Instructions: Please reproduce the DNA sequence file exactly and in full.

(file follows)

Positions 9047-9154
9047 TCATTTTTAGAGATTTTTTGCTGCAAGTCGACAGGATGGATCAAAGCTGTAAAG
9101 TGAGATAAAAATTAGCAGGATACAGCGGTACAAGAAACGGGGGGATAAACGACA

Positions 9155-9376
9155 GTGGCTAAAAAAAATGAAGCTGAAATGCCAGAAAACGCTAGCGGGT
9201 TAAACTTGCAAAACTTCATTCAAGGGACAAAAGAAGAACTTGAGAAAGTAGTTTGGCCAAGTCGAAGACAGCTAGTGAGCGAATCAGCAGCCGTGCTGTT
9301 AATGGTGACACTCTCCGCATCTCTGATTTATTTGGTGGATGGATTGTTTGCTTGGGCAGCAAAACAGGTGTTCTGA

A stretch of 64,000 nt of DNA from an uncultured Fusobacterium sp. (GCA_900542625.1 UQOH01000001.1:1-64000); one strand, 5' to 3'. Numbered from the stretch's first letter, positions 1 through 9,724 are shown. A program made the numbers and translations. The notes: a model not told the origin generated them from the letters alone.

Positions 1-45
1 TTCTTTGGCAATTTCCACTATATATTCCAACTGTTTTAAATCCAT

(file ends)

Positions 9047-9154
9047 TCATTTTTAGAGATTTTTTGCTGCAAGTCGACAGGATGGATCAAAGCTGTAAAG
9101 TGAGATAAAAATTAGCAGGATACAGCGGTACAAGAAACGGGGGGATAAACGACA

Positions 9155-9376
9155 GTGGCTAAAAAAAATGAAGCTGAAATGCCAGAAAACGCTAGCGGGT
9201 TAAACTTGCAAAACTTCATTCAAGGGACAAAAGAAGAACTTGAGAAAGTAGTTTGGCCAAGTCGAAGACAGCTAGTGAGCGAATCAGCAGCCGTGCTGTT
9301 AATGGTGACACTCTCCGCATCTCTGATTTATTTGGTGGATGGATTGTTTGCTTGGGCAGCAAAACAGGTGTTCTGA

A stretch of 64,000 nt of DNA from an uncultured Fusobacterium sp. (GCA_900542625.1 UQOH01000001.1:1-64000); one strand, 5' to 3'. Numbered from the stretch's first letter, positions 1 through 9,724 are shown. A program made the numbers and translations. The notes: a model not told the origin generated them from the letters alone.

Positions 1-45
1 TTCTTTGGCAATTTCCACTATATATTCCAACTGTTTTAAATCCAT